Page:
Pakistan is headed towards its second consecutive democratic transition of power on July 25. However, the current political landscape is too fragmented and uncertain to predict clear outcomes. It is likely that these elections will introduce a fragile, hung parliament that may usher in a shaky coalition government. A fragile government may not be able to take a firm stand on tough foreign policy issues currently facing Pakistan, in terms of its image and role globally. Considering the differences between various political stakeholders in Pakistan, a coalition would entail a consociational system where divergent policy agendas and differences of opinion are likely to make foreign policy maneuvering difficult for the incoming government.
Current Electoral Scenarios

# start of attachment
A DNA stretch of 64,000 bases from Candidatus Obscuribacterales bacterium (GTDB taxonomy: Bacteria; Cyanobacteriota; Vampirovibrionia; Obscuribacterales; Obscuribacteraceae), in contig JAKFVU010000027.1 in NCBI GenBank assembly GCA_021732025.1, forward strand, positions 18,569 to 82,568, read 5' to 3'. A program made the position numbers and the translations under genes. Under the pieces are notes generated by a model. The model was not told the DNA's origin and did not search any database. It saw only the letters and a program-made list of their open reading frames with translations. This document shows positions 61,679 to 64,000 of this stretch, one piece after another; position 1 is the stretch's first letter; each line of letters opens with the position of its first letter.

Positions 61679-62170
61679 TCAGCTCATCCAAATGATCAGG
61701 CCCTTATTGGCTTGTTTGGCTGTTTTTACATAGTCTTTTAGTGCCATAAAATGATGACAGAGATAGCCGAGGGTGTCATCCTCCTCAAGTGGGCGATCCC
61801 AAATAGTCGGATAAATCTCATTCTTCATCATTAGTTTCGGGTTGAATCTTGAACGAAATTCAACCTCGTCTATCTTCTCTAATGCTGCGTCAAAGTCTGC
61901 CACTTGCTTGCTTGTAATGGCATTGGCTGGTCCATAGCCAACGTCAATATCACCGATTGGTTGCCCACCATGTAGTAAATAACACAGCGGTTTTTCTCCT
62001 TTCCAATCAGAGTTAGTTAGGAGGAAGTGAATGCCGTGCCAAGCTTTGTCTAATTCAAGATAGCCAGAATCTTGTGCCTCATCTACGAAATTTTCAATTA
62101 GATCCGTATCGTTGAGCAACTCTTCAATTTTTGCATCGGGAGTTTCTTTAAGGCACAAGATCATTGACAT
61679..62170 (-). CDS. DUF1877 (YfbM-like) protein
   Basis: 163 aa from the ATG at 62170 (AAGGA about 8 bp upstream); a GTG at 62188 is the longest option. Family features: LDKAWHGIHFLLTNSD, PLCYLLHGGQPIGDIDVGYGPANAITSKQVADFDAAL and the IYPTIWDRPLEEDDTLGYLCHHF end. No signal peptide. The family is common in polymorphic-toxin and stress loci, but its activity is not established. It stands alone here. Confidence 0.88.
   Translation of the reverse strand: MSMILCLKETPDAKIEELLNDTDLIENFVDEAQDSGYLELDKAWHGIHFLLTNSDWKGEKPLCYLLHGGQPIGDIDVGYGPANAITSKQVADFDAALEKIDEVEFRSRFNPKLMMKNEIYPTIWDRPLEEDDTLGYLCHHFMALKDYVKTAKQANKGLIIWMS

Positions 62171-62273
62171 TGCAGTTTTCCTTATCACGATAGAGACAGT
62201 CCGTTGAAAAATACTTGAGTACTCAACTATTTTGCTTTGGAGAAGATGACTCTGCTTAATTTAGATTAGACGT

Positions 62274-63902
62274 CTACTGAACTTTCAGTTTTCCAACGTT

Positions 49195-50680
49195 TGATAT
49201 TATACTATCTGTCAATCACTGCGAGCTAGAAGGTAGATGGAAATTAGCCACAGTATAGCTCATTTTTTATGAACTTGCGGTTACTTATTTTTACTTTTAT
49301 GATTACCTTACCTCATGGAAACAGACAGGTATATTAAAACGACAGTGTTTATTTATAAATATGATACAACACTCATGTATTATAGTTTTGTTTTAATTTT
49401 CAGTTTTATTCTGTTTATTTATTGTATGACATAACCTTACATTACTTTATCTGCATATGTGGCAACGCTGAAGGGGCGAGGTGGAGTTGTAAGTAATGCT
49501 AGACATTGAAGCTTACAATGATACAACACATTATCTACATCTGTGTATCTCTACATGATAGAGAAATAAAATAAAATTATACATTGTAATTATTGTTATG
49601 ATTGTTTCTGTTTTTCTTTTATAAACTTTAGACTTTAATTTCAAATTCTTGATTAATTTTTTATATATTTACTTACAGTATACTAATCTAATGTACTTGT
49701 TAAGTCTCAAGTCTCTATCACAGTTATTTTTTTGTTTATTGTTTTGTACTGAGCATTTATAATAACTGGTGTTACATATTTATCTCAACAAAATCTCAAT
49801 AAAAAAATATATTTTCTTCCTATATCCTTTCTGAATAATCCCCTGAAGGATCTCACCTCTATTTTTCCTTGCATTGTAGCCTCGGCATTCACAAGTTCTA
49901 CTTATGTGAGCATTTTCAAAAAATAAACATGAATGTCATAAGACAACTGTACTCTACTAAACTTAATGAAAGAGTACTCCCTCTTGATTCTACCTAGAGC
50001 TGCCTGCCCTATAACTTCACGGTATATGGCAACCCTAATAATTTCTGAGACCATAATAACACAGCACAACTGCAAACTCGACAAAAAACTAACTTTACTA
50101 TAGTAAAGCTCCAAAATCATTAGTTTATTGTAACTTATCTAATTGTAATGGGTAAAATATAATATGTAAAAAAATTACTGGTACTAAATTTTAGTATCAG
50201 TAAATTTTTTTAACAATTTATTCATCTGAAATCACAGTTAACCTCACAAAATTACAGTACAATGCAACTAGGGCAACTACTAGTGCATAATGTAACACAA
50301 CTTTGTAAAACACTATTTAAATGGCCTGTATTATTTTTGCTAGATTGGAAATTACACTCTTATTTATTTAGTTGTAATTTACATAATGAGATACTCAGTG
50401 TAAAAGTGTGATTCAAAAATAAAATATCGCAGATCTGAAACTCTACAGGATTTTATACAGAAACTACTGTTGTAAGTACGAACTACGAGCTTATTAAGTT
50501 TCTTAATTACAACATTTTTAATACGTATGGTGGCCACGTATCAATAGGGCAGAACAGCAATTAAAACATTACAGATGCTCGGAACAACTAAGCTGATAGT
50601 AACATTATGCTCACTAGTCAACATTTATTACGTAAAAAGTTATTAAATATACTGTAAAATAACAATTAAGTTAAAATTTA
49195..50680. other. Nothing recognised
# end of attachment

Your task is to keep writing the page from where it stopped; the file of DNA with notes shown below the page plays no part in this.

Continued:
Pakistan Muslim League-Nawaz (PML-N) came to power in the 2013 general elections with a ruling majority in the country’s National Assembly. However, last year, the Supreme Court made the decision to remove Nawaz Sharif as prime minister, disqualifying him from holding office for life on corruption charges. Multiple high-ranking PML-N officials have also been disqualified under similar charges, while others have defected. This has created more space for the Pakistan Tehreek-e-Insaf (PTI).
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